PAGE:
Cephalopelvic disproportion: a complication of childbirth when the head of the baby is too large for the pelvis.
Cervix: the lower, narrow part of the uterus (womb). The cervix forms a canal that opens into the vagina, which leads to the outside of the body.
Cesarean section (C-section): procedure where the baby is delivered through an abdominal incision.
Chlamydia: a common sexually transmitted disease (STD). Most people have no symptoms, but Chlamydia can cause serious damage to a woman’s reproductive organs. Symptoms of Chlamydia include thin vaginal discharge and burning when urinating. Long-term irritation may cause lower abdominal pain, inflammation of the pelvic organs, and pelvic inflammatory disease (PID).
Circumcision: a surgical procedure that removes the foreskin from the penis of a newborn male infant.
Cleft lip and palate: congenital abnormalities (present at birth) that affect the upper lip and the hard and soft palate of the mouth. Features range from a small notch in the lip to a complete “groove” extending into the roof of the mouth and nose. These features may occur separately or together. A cleft lip and/or palate can cause problems for the affected infant with regard to feeding and learning to speak.
Colostrum: thick, yellowish fluid secreted from the breast during pregnancy, and the first few days after childbirth before the onset of mature breast milk. Also called “first milk,” it provides nutrients and protection against infectious diseases.
Contractions: during the birthing process, a woman’s uterus tightens, or contracts. Contractions can be strong and regular (meaning that they can happen every 5 minutes, every 3 minutes, and so on) during labor until the baby is delivered. (Women can have contractions before labor starts; these are not regular and do not progress, or increase in intensity or duration. See “Braxton-Hicks contractions”.)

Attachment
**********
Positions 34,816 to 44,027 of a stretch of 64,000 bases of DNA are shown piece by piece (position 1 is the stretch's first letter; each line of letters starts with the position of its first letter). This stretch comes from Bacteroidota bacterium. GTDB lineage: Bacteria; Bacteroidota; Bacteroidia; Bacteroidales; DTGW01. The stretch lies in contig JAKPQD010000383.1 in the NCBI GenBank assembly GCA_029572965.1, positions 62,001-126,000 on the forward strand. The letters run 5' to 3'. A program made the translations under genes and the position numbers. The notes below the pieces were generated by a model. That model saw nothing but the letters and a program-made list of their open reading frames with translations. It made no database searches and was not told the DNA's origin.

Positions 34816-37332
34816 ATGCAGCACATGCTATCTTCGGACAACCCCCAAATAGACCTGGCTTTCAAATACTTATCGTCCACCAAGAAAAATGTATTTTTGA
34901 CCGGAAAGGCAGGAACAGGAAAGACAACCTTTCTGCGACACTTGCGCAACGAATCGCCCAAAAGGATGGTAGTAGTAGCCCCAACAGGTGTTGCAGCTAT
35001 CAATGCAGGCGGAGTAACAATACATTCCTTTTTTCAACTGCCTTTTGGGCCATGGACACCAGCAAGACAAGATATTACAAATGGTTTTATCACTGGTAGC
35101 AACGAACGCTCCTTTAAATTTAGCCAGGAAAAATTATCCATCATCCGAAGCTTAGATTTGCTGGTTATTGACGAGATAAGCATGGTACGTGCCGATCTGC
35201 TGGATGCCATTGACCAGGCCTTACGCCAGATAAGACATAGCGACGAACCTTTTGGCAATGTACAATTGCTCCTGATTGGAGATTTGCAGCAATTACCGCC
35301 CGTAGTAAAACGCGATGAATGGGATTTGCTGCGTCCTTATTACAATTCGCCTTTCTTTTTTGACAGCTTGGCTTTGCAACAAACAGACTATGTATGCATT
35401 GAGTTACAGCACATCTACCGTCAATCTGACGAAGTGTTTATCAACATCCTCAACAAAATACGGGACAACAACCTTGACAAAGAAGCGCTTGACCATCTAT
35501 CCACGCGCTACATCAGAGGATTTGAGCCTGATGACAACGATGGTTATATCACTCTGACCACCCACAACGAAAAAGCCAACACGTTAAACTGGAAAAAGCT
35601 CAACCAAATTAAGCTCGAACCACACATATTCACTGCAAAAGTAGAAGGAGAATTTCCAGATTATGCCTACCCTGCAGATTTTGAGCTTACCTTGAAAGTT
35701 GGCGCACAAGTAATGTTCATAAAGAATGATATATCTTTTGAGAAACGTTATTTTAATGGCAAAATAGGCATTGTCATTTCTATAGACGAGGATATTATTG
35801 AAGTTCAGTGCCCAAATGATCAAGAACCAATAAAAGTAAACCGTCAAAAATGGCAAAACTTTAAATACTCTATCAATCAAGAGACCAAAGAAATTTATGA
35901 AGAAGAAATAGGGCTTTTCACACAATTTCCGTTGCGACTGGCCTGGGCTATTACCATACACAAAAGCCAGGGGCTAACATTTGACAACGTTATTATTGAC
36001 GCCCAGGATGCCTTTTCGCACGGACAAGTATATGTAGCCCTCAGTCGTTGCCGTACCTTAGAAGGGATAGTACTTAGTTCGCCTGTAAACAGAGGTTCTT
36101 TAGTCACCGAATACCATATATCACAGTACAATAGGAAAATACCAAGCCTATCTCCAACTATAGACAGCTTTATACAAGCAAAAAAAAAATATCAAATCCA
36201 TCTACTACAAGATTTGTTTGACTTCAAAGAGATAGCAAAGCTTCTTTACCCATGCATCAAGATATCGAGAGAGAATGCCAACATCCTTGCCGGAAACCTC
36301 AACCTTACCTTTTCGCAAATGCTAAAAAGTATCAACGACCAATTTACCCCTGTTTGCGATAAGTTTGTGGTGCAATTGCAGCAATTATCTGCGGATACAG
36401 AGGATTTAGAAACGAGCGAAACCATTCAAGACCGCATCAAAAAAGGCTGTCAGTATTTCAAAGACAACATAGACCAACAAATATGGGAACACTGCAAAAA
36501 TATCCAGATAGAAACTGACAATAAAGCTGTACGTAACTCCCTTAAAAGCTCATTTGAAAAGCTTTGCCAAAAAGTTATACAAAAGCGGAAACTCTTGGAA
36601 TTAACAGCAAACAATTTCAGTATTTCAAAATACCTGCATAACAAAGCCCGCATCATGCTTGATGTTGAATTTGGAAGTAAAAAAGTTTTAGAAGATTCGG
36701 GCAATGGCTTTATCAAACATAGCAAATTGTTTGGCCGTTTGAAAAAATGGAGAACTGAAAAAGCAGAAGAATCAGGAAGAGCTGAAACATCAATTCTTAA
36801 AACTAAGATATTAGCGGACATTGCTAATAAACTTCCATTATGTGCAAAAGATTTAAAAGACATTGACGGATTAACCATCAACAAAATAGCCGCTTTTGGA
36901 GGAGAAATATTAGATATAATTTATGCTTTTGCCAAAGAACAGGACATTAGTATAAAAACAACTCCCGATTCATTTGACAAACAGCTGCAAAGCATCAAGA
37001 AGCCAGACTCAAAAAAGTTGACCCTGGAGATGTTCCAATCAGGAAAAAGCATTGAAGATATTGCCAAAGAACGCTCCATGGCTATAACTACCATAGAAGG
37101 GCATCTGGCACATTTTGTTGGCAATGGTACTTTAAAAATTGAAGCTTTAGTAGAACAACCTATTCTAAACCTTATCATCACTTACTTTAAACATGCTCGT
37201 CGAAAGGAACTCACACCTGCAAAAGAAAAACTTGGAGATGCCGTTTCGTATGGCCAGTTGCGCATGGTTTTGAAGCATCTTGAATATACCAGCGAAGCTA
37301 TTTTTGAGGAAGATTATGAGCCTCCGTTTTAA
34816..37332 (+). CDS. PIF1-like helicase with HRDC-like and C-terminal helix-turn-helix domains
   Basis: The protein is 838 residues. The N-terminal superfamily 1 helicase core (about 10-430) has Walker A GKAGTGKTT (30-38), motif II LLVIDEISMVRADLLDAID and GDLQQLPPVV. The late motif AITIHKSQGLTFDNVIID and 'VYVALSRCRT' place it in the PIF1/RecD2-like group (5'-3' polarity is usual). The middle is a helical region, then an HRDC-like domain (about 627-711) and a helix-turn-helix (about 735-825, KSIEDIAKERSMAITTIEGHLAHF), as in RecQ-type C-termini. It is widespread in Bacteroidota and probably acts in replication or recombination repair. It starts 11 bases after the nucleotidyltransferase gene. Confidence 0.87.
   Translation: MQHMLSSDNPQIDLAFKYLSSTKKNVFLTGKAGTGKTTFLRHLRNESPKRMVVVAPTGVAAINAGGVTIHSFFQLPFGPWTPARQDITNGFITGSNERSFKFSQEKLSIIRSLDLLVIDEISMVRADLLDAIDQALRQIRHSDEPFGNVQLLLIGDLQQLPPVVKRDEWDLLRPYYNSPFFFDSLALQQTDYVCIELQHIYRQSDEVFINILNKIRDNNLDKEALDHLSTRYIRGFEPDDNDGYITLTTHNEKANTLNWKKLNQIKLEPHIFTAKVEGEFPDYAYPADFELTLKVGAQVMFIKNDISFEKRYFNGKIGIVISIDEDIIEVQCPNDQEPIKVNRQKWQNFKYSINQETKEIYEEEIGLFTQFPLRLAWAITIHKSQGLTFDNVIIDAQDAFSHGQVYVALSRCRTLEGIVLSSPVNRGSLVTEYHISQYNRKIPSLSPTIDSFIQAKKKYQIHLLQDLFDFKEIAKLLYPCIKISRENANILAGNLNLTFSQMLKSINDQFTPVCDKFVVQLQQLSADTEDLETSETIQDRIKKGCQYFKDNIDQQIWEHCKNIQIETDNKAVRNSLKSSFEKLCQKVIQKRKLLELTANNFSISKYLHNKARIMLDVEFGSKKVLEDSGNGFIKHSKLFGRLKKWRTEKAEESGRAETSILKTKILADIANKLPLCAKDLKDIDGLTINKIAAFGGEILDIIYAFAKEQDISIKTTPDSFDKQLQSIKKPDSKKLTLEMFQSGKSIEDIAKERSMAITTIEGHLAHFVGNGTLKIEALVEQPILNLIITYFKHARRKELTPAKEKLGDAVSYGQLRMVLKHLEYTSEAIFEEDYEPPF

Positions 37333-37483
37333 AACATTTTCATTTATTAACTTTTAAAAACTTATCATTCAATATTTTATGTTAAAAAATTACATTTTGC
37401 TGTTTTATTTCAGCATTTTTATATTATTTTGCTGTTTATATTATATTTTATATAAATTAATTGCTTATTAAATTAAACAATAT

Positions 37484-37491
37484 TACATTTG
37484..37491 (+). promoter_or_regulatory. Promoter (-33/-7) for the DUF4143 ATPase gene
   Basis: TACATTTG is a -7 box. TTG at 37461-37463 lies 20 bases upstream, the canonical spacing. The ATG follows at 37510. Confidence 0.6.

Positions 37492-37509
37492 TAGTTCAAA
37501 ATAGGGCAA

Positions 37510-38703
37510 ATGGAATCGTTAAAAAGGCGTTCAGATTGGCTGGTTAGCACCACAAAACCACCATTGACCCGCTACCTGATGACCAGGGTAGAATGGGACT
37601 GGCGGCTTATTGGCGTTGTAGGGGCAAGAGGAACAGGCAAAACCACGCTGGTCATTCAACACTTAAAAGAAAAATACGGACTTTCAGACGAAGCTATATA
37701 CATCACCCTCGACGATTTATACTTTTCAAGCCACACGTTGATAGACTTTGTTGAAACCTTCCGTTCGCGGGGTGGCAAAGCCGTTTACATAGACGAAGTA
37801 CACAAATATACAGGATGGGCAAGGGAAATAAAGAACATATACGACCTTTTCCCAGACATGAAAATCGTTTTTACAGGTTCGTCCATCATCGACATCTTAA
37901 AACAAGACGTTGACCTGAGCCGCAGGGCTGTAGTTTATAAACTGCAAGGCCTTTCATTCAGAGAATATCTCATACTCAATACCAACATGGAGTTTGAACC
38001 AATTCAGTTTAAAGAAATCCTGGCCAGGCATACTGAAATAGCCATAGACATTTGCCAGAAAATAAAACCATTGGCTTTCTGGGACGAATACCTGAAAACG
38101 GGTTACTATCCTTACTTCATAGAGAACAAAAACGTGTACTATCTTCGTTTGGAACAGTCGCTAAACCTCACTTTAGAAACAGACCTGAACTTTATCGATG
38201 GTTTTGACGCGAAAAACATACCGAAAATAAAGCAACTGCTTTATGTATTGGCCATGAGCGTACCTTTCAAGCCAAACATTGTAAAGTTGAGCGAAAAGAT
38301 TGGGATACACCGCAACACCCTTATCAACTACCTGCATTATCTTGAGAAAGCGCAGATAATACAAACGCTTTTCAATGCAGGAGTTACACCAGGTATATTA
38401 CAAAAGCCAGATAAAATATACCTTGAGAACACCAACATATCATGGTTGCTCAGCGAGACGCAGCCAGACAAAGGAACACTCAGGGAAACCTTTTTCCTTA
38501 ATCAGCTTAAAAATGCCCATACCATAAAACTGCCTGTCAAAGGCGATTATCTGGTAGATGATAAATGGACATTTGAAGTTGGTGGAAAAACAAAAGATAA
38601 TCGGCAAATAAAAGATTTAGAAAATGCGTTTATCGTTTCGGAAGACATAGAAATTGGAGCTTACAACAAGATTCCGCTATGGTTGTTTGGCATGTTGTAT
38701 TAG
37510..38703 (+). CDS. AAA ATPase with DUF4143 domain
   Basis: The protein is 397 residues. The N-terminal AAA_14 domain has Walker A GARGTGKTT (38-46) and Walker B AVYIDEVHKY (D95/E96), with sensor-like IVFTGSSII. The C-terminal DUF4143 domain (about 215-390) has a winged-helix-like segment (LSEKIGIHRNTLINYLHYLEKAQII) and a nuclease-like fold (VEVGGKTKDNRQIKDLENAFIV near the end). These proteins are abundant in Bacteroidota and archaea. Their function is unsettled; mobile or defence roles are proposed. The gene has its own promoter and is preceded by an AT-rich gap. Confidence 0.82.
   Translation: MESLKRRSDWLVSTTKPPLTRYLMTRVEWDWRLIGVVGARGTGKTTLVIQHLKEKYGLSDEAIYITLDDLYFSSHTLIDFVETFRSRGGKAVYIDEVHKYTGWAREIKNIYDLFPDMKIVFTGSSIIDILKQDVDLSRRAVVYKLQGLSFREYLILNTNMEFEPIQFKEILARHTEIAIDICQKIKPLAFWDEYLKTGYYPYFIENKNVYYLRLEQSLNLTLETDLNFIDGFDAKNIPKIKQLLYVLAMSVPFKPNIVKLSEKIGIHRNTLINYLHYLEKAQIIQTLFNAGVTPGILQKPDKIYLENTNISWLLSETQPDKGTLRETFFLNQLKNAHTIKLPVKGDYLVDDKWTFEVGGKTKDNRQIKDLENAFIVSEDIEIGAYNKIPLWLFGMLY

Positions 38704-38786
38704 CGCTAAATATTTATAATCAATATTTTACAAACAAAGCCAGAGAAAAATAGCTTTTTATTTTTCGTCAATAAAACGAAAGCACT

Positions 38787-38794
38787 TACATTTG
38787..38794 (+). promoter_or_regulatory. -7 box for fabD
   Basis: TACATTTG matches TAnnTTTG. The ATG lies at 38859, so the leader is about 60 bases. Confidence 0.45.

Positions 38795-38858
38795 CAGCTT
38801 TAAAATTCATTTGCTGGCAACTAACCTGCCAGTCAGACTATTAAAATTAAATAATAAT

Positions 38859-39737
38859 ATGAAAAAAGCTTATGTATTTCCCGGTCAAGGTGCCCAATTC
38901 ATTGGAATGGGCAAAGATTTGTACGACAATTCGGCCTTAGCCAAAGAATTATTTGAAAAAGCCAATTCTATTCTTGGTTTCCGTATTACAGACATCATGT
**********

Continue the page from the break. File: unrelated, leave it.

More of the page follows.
Cord prolapse: when the umbilical cord comes out of the uterus while the fetus is still inside. It is considered an obstetric emergency during pregnancy or labor that endangers the life of the baby.
Cystic fibrosis: one of the most common serious genetic (inherited) diseases. Cystic fibrosis causes the body to make abnormal secretions leading to mucous build-up. Cystic fibrosis mucous build-up can impair organs such as the pancreas, the intestine and the lungs.
Diabetes: a disease in which blood glucose (blood sugar) levels are above normal. Type 2 diabetes is the most common form of diabetes.
Dilation: the opening of the cervix during childbirth.
D&C: abbreviation that stands for Dilation and Curettage. This refers to the dilation (opening) of the cervix and surgical removal of the contents of the uterus.
Doula: a non-medical assistant who provides physical, emotional and informational support in prenatal care, during childbirth and during the postpartum period.
Down syndrome: Down syndrome is the most frequent genetic cause for mild to moderate mental retardation and related medical problems. It is caused by a chromosomal abnormality. For an unknown reason, a change in cell growth results in 47 instead of the usual 46 chromosomes. The extra chromosome usually causes mental and physical abnormalities.